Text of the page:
The US Coast Guard said Thursday that it is finally containing and collecting oil from a massive 14-year spill in the Gulf of Mexico, the longest offshore disaster in US history.
More than 30,000 gallons of oil have been collected over several weeks since a containment system was installed about 12 miles off the coast of Louisiana, the Coast Guard said.
Capt. Kristi Luttrell, who is overseeing work performed by a contractor, the Couvillion Group, called the containment a major milestone that could significantly reduce the impact of the spill, which will enter its 15th year in September.
Luttrell entered into a contract with Couvillion last year after the company responsible for the spill, Taylor Energy, failed to follow her orders to do so on its own.
The system's success could be a serious setback to Taylor Energy's efforts to stop the containment effort. The company filed a federal lawsuit in December, claiming that Couvillion lacked the expertise to install a system to capture oil leaking from its wells. They broke open when Hurricane Ivan caused the walls of a deep sea canyon to collapse and sink an oil platform.
In a separate lawsuit, the company also claimed that Luttrell's order to mount a more aggressive response to the spill was rash.
It came a day after The Washington Post revealed an expert analysis that contradicted Taylor Energy's claims that almost no oil was present at the site.
The analysis by Oscar Garcia-Pineda, a geoscience consultant who specializes in impacts from oil spills, estimated that 1.5 million to 3.5 million barrels spilled into the gulf from the Taylor Energy site over more than 14 years.
Acting on that finding, as well as other scientific reports, the Coast Guard issued Taylor Energy an ultimatum to hire a company to build a device to contain the oil or face a fine of up to US$40,000 per day.
Weeks of monitoring by the Coast Guard shows that Couvillion's containment system is working, Luttrell said Thursday. The system was completed and fully operational April 29, but Couvillion started collecting oil 12 days before that.
The oil is pumped from deep-water storage tanks to a ship that brings it to shore to separate it from water. Oil that can be salvaged is sent to a licensed receiving facility, and the rest is recycled or disposed.
Recovered oil is US property, Luttrell said, and proceeds from its sale are credited against Couvillion's bill.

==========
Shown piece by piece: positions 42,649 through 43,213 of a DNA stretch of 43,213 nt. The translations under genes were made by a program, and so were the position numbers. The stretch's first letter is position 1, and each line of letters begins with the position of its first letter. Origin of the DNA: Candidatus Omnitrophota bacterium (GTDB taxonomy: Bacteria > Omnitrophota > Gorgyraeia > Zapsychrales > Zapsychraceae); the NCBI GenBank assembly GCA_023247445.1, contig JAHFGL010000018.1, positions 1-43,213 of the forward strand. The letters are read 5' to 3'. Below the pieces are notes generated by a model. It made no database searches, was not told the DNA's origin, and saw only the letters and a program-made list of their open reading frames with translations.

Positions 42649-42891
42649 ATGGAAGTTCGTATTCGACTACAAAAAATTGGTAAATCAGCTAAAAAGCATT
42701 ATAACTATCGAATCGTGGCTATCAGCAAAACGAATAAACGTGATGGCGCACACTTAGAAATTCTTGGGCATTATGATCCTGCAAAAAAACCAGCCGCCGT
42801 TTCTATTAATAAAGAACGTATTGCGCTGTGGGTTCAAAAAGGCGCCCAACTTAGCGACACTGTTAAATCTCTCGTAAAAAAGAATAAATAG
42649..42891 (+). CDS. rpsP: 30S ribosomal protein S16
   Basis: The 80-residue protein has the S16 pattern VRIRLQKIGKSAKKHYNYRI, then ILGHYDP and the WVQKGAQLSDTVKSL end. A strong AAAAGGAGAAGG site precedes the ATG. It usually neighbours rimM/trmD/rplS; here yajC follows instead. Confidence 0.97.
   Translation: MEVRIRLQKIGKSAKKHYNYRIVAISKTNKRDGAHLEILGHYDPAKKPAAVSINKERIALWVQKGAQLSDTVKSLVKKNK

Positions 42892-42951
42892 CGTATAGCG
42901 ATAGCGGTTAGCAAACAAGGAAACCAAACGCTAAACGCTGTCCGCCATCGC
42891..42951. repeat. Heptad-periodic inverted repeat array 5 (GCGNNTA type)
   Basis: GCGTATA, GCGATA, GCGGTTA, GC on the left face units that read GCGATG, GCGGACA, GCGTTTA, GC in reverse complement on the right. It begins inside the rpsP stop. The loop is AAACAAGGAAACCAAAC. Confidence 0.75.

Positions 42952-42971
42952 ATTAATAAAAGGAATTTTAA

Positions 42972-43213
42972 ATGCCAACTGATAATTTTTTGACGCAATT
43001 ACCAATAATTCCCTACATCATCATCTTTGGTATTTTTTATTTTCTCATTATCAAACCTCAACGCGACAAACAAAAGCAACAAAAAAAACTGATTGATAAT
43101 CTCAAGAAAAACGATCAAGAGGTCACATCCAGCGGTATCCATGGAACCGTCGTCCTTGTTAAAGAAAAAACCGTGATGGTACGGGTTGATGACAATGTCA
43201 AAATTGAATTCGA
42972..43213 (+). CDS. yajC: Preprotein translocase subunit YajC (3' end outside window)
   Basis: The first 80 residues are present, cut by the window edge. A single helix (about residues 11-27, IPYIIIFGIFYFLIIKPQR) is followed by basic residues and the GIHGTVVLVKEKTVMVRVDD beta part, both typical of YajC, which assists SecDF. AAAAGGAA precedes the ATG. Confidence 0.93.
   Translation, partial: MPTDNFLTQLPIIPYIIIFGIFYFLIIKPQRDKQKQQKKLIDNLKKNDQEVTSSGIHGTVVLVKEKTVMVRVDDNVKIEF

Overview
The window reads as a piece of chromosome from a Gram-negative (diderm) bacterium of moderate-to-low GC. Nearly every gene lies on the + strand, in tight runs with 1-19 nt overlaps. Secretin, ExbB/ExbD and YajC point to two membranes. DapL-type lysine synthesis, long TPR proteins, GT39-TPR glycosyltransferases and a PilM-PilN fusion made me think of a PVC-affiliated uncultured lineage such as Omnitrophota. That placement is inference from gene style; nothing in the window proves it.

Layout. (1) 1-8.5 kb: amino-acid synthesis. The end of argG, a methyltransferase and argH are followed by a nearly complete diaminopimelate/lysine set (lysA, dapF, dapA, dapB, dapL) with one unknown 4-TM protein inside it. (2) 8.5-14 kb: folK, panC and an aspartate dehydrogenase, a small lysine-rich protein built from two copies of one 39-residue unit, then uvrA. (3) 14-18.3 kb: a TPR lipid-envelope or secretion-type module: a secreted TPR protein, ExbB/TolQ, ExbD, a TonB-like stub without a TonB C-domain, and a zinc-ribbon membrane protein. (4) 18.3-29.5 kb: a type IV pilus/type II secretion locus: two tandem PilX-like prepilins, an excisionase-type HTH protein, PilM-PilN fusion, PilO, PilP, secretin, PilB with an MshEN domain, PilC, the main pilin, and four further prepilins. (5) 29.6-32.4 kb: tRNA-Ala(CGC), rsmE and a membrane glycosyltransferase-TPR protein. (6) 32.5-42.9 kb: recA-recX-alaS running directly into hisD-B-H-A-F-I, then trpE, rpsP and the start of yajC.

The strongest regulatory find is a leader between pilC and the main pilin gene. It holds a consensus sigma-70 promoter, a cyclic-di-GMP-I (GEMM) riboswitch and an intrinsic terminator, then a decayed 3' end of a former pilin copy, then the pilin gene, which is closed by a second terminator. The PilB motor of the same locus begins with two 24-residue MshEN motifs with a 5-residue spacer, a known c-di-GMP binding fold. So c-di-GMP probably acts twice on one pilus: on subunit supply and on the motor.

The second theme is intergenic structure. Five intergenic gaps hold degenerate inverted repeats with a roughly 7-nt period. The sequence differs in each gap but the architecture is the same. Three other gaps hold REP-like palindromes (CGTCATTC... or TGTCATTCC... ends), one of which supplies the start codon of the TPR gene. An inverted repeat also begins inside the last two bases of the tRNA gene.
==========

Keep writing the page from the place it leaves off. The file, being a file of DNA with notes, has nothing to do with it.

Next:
Timmy Couvillion, owner and chief executive of the company, said it is collecting up to 1,000 gallons of oil each day.
"We're absolutely proud of what we've accomplished," Couvillion said.
Workers, as many as 100 at times, battled inclement weather and rough waters as they installed the system. They were sometimes caked in oil and had to guard against it entering their working quarters.
The large amount of oil "was no surprise at all," Couvillion said, considering the length of the sheen on the gulf's surface at the site and an acute smell.
As a result of the work, the oil sheen is nearly gone, but the oil is not, he said. "It is a reminder that these wells need to be plugged . . . per the federal government's standard," Couvillion said.
He called the containment "a temporary solution to an evolving problem. We've contained the oil but it's still being released into the environment."
Todd Ragusa, a Taylor Energy spokesman, provided a company statement that said it "looks forward to receiving the information needed to confirm the Coast Guard's statement, which, if accurate, is encouraging."
During proceedings at the federal court in New Orleans where Taylor Energy's case is being heard, US District Judge Ivan Lemelle asked pointed questions to both the Coast Guard and Taylor Energy about why the cleanup is taking so long.
Lemelle asked the Coast Guard's attorney at a hearing in March why the containment effort took 14 years: "This occurred in 2004. How long does it take the government to decide what to do?"
The attorney, Erica Zilioli, said new data shows that the site is ejecting more oil into the environment than previously thought. Before now, the government relied heavily on reports from contractors hired by Taylor Energy to estimate the size of the spill.
Later the judge asked Taylor Energy why it was seeking to block the containment effort. The company's attorney, Carl Rosenblum, repeated its belief that the system would not work and stir up oil on the ocean floor.
Lemelle addressed Rosenblum directly. "Look, you tried," he said. "But it's still going on after all this time. Let's get someone else to look at this."
Based on the results the Coast Guard reported, its attorneys are preparing a motion to declare that Taylor Energy's claims are moot and request to have the case dismissed. They anticipate filing the motion by Friday of next week.
It would be the second legal blow to Taylor Energy in as many months. In April, the Court of Federal Claims dismissed its earlier lawsuit seeking to reclaim more than US$430 million remaining in a trust fund to plug 16 wells at the site.
US Federal Claims Court Judge Nancy B. Firestone ruled against the company's claim that the federal government should not be allowed to control its funds indefinitely as it determines how to address the spill.
Firestone said the trust contract is valid until the Interior Department says, in writing, that Taylor Energy "has complied with all of its obligations under the . . . agreement," the ruling said.
A group that was allowed to join on behalf of the Coast Guard in the current lawsuit cheered the revelation of the containment system's success.
"After 14 years, we are glad the Coast Guard is taking action to contain this runaway oil spill," said Dustin Renaud, a spokesman for the group, Healthy Gulf.
"Now we must make sure that they follow through on a permanent solution and ensure a spill like this never goes unchecked again."
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